An elimination diet is a procedure used to identify and exclude foods that may be causing an adverse effect in a person, after which those foods are reintroduced one at a time. In her new book Food Freedom Forever, Melissa Hartwig calls this a ‘reset’. As the first step to food freedom, it’s a way to wipe the slate clean, and create a new foundation on which to build the perfect balanced, sustainable, healthy diet for you.
Often-problematic foods that tend to be excluded as part of an elimination diet include gluten-containing grains (wheat, barley, rye); gluten free grains (like corn or oats), dairy, added sugar, artificial sweeteners, food colouring, sulphites, eggs, peanuts, legumes (beans, peas, lentils), citrus fruits, beef, caffeine, alcohol, nuts and seeds, nightshade vegetables (like tomatoes, aubergines, white potatoes, peppers), and foods high in FODMAPS (fermentable carbohydrates that can promote digestive distress in sensitive individuals).
Whatever your approach, there are common ways to ensure a successful reset. Here are Melissa Hartwig’s top tips:
- Maintain awareness through the entire reset process and take good notes to identify and document changes in your sleep, energy levels, mood, digestion, athletic performance or medical symptoms.
- Take before and after photos. Taking pictures of skin conditions (acne, eczema, or psoriasis), joint swelling, or full body photos to compare body composition or stomach bloating are encouraged before, during and after your reset.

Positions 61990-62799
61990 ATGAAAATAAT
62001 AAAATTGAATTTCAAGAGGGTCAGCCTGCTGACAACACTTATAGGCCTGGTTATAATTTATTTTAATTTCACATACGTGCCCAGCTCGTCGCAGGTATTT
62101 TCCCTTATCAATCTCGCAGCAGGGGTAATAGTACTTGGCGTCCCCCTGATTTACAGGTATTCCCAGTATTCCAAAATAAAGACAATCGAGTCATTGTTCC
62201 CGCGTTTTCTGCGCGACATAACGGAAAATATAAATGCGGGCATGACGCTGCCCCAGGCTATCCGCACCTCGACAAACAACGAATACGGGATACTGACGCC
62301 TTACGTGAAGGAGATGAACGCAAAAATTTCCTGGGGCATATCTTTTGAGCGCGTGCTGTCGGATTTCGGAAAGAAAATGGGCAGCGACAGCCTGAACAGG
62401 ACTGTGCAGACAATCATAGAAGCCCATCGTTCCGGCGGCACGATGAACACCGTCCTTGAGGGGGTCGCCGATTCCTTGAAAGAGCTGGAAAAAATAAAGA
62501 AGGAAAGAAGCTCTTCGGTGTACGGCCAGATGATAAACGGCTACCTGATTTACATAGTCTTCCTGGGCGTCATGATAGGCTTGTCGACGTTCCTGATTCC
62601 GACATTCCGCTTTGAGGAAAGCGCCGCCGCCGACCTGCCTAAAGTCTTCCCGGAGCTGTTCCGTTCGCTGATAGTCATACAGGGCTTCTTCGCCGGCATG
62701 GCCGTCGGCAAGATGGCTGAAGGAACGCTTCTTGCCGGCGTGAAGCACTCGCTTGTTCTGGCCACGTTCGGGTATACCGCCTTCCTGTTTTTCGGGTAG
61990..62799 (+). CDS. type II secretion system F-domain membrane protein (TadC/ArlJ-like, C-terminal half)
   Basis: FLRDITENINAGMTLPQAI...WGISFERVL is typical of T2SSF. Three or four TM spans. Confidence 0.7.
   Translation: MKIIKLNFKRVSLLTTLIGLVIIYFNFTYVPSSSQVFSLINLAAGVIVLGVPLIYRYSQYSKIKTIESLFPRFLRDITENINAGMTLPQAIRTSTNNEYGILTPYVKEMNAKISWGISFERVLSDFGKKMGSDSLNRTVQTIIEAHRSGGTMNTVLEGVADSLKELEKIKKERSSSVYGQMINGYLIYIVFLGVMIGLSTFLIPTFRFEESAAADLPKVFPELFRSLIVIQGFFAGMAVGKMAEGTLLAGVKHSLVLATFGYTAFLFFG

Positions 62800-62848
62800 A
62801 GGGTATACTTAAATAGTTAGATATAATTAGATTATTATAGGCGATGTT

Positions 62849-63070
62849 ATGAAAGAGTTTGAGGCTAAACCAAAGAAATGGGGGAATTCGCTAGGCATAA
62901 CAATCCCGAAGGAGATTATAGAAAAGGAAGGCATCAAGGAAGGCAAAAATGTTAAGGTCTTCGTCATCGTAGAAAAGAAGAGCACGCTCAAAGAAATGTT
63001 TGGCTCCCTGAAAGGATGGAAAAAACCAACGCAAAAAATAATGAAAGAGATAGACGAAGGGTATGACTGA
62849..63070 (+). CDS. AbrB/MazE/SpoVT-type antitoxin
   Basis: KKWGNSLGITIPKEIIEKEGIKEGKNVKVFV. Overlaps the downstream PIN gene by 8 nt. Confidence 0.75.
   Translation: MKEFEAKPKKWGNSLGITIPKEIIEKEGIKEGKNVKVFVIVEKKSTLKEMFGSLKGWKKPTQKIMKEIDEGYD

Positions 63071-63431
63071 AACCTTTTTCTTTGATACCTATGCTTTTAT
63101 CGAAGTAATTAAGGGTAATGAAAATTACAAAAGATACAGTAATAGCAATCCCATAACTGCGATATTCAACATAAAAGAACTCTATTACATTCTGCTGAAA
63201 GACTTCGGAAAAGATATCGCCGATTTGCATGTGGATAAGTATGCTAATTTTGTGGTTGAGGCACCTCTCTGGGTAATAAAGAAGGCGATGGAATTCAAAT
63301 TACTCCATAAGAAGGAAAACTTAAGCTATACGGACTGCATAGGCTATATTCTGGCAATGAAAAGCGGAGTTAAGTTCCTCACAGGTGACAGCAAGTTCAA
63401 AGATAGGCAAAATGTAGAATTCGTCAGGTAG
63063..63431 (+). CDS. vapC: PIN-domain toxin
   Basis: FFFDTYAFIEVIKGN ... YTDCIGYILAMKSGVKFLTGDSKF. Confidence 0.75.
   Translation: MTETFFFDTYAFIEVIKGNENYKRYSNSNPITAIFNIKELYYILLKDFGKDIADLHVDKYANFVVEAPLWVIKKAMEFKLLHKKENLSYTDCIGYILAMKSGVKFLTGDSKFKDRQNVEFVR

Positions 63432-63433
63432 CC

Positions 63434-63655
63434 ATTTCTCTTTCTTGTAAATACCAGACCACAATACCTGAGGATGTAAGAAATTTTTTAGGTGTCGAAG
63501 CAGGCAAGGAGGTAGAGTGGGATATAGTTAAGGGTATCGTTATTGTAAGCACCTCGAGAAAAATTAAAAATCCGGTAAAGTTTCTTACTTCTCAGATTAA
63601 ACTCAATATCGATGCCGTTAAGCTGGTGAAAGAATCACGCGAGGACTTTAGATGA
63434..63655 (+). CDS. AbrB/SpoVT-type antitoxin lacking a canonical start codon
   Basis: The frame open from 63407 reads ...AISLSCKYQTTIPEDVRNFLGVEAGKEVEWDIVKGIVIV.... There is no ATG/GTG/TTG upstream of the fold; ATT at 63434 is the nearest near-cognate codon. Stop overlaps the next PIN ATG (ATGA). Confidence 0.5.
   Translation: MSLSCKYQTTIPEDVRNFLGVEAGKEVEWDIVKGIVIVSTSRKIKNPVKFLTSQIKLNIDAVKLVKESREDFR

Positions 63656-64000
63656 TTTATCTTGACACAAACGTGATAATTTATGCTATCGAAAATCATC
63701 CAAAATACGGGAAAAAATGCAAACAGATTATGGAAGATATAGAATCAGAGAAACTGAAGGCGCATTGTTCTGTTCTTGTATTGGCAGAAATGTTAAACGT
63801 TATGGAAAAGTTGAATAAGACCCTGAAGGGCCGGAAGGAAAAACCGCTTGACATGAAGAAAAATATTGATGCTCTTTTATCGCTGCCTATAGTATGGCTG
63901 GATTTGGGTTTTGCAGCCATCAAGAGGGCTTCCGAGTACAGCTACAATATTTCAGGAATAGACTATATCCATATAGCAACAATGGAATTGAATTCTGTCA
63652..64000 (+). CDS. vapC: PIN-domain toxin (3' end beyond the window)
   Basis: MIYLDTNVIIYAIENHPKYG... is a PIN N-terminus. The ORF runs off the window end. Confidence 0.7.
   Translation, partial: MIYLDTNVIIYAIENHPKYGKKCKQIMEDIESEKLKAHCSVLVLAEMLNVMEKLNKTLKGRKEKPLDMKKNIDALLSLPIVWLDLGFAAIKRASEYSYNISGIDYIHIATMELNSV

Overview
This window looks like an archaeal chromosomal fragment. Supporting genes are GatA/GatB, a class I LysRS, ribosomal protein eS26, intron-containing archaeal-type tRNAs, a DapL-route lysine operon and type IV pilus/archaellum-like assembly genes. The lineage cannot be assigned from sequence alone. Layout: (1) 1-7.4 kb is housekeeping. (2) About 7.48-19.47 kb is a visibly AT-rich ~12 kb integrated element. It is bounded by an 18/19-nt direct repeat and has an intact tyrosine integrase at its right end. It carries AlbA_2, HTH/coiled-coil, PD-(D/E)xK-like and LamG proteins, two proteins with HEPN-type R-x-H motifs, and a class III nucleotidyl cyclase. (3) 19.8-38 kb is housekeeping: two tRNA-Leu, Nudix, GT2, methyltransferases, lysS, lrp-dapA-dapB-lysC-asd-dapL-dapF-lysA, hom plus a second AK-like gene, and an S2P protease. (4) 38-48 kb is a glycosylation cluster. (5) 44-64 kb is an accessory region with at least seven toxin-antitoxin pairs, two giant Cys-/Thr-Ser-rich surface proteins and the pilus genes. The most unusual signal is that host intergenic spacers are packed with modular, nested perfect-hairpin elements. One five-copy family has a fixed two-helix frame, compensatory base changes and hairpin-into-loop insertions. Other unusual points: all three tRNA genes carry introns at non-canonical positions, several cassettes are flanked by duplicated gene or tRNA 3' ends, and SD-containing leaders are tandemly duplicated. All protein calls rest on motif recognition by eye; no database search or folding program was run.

- Choose your start date. Ideally, you will start ASAP. Birthday parties, business dinners, and family gatherings aren’t an excuse to put it off. Find the right time as soon as you can, before your momentum stalls.
- Remove any and all elimination foods from your home. You’ll think you won’t need to do this because you are feeling strong and motivated. Do it anyway. Future You will thank you for it.
- Plan your meals as far ahead as is comfortable and make sure you always have compliant emergency food on hand.
- Go shopping! Stock up on reset staples you may not have on hand and buy what you’ll need to get you started on your meal plan.
- Anticipate potentially changing situations. Then make a plan for how you’ll handle them, so you feel comfortable sticking to your reset at birthday parties, business dinners and family gatherings.
- Seek social support and accountability. Habit research shows that support from others can help you maintain your own motivation, impact your actions and intentions by modelling the desired behaviour and reduce stress by providing an environment for healthy interpersonal connection, which helps you better manage negative emotions and stay on track.
- Don’t let your reset turn you into a hermit. There’s no reason you can’t dine out, attend parties and events, and travel during your reset. It just requires a bit more planning and preparation.
- Find the motivation you need to commit, take it on, and SEE IT THROUGH. The self-confidence this experience brings will spill over into every other area of your life.